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Leukemia in Children: Symptoms, Causes, Diagnosis & Treatment

Leukemia, a type of cancer that affects the blood and bone marrow, can be particularly devastating when it occurs in children. Understanding the symptoms, causes, diagnosis, and treatment options is essential for parents, caregivers, and medical professionals to provide timely and effective care. Leukemia is a cancer of the blood-forming tissues, including the bone marrow and the lymphatic system. In children, it accounts for about 30% of all cancers, making it the most common type of childhood cancer. The disease causes the production of abnormal white blood cells, which can interfere with the body's ability to fight infection and cause other serious health issues.


Types of Leukemia in Children

There are several types of leukemia, but the two most common in children are:

Acute Lymphoblastic Leukemia (ALL): This is the most common type of leukemia in children, accounting for about 75% of cases. ALL affects the lymphocytes, a type of white blood cell, and progresses rapidly.

Acute Myeloid Leukemia (AML): AML accounts for about 20% of childhood leukemia cases. It affects the myeloid cells, which are responsible for producing red blood cells, white blood cells, and platelets. AML also progresses quickly.

Symptoms of Leukemia in Children

The symptoms of leukemia in children can vary depending on the type and stage of the disease. However, some common signs and symptoms include:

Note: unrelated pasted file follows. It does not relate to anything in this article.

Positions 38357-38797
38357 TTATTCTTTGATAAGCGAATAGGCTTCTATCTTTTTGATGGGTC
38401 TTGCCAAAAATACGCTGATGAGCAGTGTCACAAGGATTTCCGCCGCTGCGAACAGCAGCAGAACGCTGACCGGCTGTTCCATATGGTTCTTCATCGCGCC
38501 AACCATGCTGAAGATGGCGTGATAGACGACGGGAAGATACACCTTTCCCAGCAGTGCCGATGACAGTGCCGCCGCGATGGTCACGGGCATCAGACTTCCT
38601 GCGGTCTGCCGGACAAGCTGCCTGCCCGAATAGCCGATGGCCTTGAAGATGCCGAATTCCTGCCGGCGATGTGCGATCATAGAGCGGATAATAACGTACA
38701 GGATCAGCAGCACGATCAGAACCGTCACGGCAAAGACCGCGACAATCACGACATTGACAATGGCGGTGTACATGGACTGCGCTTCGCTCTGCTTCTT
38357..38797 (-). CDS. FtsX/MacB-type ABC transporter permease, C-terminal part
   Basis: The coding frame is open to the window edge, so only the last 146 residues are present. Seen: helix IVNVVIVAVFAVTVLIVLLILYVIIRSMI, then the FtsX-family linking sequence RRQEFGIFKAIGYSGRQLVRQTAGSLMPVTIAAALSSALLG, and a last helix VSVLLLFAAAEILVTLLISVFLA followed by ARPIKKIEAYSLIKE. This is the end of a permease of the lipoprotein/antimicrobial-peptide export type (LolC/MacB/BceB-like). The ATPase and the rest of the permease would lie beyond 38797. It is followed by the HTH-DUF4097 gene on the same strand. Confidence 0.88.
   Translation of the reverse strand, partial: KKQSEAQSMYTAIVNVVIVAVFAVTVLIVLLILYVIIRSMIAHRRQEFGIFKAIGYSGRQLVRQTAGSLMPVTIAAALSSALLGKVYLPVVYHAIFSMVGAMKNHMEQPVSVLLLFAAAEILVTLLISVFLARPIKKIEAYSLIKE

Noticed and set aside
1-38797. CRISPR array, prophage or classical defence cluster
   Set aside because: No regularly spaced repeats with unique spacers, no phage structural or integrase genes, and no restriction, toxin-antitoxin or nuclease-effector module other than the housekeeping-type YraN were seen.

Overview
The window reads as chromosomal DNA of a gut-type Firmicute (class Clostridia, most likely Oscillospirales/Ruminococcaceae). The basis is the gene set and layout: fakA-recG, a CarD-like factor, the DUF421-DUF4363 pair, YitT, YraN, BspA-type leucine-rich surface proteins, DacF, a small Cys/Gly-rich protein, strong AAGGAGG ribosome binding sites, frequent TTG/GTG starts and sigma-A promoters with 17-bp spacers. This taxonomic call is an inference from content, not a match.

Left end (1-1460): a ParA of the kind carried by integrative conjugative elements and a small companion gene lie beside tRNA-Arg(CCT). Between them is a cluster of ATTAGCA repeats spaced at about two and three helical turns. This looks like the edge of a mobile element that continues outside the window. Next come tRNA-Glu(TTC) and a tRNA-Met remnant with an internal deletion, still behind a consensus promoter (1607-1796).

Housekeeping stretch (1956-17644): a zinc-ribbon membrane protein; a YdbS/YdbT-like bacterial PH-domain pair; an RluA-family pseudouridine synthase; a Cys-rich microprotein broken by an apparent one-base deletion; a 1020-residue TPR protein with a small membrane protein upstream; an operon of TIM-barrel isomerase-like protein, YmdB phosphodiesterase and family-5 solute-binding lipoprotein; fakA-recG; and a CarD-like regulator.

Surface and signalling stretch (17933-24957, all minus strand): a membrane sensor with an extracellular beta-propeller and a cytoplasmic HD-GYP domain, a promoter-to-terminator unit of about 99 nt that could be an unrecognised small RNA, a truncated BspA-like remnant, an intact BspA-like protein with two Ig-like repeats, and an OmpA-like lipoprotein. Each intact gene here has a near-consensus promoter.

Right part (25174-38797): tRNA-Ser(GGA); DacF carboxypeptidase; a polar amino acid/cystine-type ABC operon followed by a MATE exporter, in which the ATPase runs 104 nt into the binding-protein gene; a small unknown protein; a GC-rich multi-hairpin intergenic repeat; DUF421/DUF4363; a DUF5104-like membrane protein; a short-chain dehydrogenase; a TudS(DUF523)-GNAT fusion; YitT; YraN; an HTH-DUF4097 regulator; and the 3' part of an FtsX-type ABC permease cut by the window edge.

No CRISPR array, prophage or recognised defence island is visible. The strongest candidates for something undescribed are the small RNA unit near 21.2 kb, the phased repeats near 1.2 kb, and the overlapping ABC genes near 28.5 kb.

Frequent Infections: Due to the decreased number of healthy white blood cells, children with leukemia are more susceptible to infections.

Unexplained Fevers: Persistent or recurrent fevers that cannot be attributed to other illnesses.

Fatigue and Weakness: A decrease in red blood cells can lead to anemia, resulting in fatigue and weakness.

Pale Skin: Anemia can also cause pallor.

Easy Bruising or Bleeding: A low platelet count can lead to easy bruising, frequent nosebleeds, or bleeding gums.

Bone and Joint Pain: Leukemia cells can accumulate in the bone marrow, causing pain in bones and joints.

Swollen Lymph Nodes: Painless swelling of the lymph nodes, particularly in the neck, armpit, or groin.

Abdominal Pain or Swelling: Leukemia cells can accumulate in the liver and spleen, causing pain or swelling in the abdomen.

Loss of Appetite and Weight Loss: A decrease in appetite and subsequent weight loss can occur.

Causes of Leukemia in Children

The exact cause of leukemia in children is not well understood, but several factors may contribute to the development of the disease:

Genetic Factors

Certain genetic conditions and inherited disorders can increase the risk of developing leukemia. For example, children with Down syndrome have a higher risk of developing both ALL and AML. Other genetic conditions, such as Li-Fraumeni syndrome, neurofibromatosis, and certain inherited immune system disorders, can also increase the risk.

Environmental Factors

While the influence of environmental factors on childhood leukemia is still under investigation, certain exposures may play a role. These can include:

Radiation Exposure: High levels of radiation exposure, such as from radiation therapy for other cancers, can increase the risk.

Chemical Exposure: Prolonged exposure to certain chemicals, such as benzene (found in tobacco smoke and industrial emissions), may increase the risk.